Fe­male duo who stay in shad­ows but have Merkel on track for fourth term

Few have heard of the two women who help the chan­cel­lor run Ger­many

The Irish Times - - World News - Derek Scally

The great­est mis­con­cep­tion about mod­ern Ger­many is that it is run by a woman. In fact, it’s run by three women.

Enter Ber­lin’s hulk­ing chan­cellery, take the curved metal­lic green lift to the sev­enth floor, and the eye is im­me­di­ately drawn to the panoramic view over the Ger­man cap­i­tal. Less flashy but far more in­ter­est­ing is the win­dow­less cor­ri­dor on the other side, lined with red­dish beech­wood doors, where the Merkel trio work.

Af­ter 12 years in power, ev­ery­one knows An­gela Merkel, the chan­cel­lor. Be­yond Ber­lin’s par­lia­men­tary bub­ble, how­ever, few have ever heard of Beate Bau­mann and Eva Chris­tiansen. To­gether with Merkel, they com­prise a re­mark­able po­lit­i­cal trio that ex­plain why the chan­cel­lor is on course to win next Sun­day’s fed­eral elec­tion. Just don’t ex­pect Merkel’s pub­lic­ity-shy ad­vis­ers to ever go on the record about it.

Three doors down from Merkel’s sprawl­ing of­fice is that of Bau­mann. Her job ti­tle is “of­fice man­ager”, but in re­al­ity the 54-year-old from Lower Sax­ony is far more. She first met Merkel in 1992, when the young min­is­ter was laid up in hos­pi­tal with a bro­ken leg, ex­hausted by pol­i­tics and in need of a ca­pa­ble as­sis­tant. An ac­quain­tance men­tioned Bau­mann; the women met, clicked, and have been in­sep­a­ra­ble ever since.

Risky move

They sealed their co-op­er­a­tion pact at the end of 1999 when, to­gether, they wrote a news­pa­per ar­ti­cle ar­gu­ing that Hel­mut Kohl, the ex-chan­cel­lor and Merkel’s men­tor, had dam­aged their Chris­tian Demo­cratic Union (CDU) with il­le­gal fundrais­ing.

It was a risky move but, four months later, Merkel was CDU leader and at her side was Beate Bau­mann.

A fan of prac­ti­cal hair cuts, out­fits and shoes, Bau­mann lurks on the fringes – never the spot­light – of pub­lic events with the chan­cel­lor. She has never given an in­ter­view about her work – and never will.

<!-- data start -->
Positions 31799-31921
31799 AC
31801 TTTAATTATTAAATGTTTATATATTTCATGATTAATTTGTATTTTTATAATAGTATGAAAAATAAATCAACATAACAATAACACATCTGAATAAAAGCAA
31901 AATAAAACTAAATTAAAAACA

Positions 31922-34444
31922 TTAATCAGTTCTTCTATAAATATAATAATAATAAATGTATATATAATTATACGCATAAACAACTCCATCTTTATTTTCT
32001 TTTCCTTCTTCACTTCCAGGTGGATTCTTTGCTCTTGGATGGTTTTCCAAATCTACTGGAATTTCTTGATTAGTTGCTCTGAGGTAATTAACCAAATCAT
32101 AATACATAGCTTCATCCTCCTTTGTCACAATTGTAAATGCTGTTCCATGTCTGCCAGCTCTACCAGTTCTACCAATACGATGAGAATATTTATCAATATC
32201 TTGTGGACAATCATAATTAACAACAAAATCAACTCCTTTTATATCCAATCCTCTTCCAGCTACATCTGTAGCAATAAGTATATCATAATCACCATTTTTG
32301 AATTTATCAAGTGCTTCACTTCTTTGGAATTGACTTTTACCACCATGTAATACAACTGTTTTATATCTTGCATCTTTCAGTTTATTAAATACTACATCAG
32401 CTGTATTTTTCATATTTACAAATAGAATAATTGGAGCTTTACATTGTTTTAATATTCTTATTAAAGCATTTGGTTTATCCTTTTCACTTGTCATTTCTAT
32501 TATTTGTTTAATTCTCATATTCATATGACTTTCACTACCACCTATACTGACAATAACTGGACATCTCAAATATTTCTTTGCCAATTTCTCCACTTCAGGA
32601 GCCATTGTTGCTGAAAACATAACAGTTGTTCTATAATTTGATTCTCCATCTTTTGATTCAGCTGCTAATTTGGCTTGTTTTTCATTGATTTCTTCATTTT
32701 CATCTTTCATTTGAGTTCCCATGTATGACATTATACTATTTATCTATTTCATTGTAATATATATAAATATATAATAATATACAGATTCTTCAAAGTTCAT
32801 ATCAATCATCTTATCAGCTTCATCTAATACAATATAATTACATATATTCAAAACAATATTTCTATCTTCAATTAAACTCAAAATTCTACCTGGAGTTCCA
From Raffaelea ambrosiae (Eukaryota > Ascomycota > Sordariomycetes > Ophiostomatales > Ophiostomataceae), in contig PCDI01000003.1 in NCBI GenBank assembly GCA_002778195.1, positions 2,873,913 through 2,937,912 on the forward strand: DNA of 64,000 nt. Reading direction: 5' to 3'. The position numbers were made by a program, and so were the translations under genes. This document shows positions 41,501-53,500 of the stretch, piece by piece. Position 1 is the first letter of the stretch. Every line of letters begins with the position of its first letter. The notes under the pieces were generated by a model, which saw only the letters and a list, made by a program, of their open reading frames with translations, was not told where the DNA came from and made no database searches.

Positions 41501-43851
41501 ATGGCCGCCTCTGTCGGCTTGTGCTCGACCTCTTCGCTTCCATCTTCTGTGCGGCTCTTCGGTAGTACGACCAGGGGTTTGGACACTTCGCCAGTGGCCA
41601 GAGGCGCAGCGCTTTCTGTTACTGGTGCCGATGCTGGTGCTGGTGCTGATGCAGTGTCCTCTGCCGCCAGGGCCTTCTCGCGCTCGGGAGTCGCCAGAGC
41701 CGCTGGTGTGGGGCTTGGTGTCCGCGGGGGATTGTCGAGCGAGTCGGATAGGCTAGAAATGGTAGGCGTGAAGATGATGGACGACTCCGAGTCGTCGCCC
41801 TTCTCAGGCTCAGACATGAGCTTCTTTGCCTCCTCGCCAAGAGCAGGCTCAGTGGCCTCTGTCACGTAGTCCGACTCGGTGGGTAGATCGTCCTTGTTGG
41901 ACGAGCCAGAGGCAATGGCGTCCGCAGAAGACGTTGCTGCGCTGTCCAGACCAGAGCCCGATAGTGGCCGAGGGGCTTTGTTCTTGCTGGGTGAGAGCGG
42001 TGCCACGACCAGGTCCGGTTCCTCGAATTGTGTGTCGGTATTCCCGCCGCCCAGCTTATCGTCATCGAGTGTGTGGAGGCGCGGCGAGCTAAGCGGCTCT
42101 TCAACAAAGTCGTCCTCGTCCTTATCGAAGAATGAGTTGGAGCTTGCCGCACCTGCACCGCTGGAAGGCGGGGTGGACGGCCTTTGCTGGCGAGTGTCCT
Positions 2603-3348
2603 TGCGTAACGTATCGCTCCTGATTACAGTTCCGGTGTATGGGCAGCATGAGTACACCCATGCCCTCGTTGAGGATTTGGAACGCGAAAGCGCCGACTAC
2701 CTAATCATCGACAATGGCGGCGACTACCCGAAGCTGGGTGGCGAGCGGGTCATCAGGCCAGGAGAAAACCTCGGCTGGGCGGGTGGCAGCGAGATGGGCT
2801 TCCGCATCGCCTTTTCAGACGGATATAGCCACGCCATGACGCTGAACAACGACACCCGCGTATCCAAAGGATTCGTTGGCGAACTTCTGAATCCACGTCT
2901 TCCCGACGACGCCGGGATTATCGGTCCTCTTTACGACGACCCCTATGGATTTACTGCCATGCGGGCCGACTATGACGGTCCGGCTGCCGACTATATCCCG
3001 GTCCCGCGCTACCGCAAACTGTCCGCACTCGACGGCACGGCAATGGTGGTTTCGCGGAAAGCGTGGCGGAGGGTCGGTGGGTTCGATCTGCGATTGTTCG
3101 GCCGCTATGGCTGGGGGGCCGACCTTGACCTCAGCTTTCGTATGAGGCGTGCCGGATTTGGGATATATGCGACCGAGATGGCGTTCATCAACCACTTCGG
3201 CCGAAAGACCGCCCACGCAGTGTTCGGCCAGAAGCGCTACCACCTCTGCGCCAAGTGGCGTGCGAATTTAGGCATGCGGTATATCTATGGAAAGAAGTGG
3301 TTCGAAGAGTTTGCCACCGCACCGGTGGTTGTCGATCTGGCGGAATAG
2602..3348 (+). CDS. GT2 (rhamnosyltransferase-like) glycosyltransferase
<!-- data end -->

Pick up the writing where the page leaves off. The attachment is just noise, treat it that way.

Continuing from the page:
“Bau­mann is Merkel’s po­lit­i­cal al­ter-ego,” says one per­son who’s known her for years. “She’s her ad­viser, strate­gist, point woman, the woman who con­tra­dicts her and early on, if nec­es­sary, was the one who told Merkel to pull her­self to­gether.”

They may have worked to­gether


A fan of prac­ti­cal hair cuts, out­fits and shoes, Bau­mann lurks on the fringes

for more than 20 years, the doors link­ing their of­fices of­ten open, but the two women have never moved be­yond the for­mal “Sie” form to first-name terms. De­spite this, theirs is a “sym­bi­otic re­la­tion­ship”, says Dr Hugo Müller-Vogg, a jour­nal­ist and long-time Merkel watcher. “Bau­mann has a nose for lurk­ing dan­gers,” he says. “She would do any­thing for Merkel. For Bau­mann, Merkel is her life’s work.”

At the op­po­site end of Ber­lin’s most pow­er­ful cor­ri­dor is the of­fice of Eva Chris­tiansen. The 47-year-old from Cologne stud­ied eco­nomics in Bonn, joined the CDU 20 years ago and, in 2002, joined Merkel’s team in the party’s head­quar­ters.

A slim woman with blonde hair and pen­e­trat­ing blue eyes, she is the chan­cel­lor’s eyes and ears, watch­ing me­dia and so­ci­etal trends and en­sur­ing the Ger­man leader over­looks noth­ing.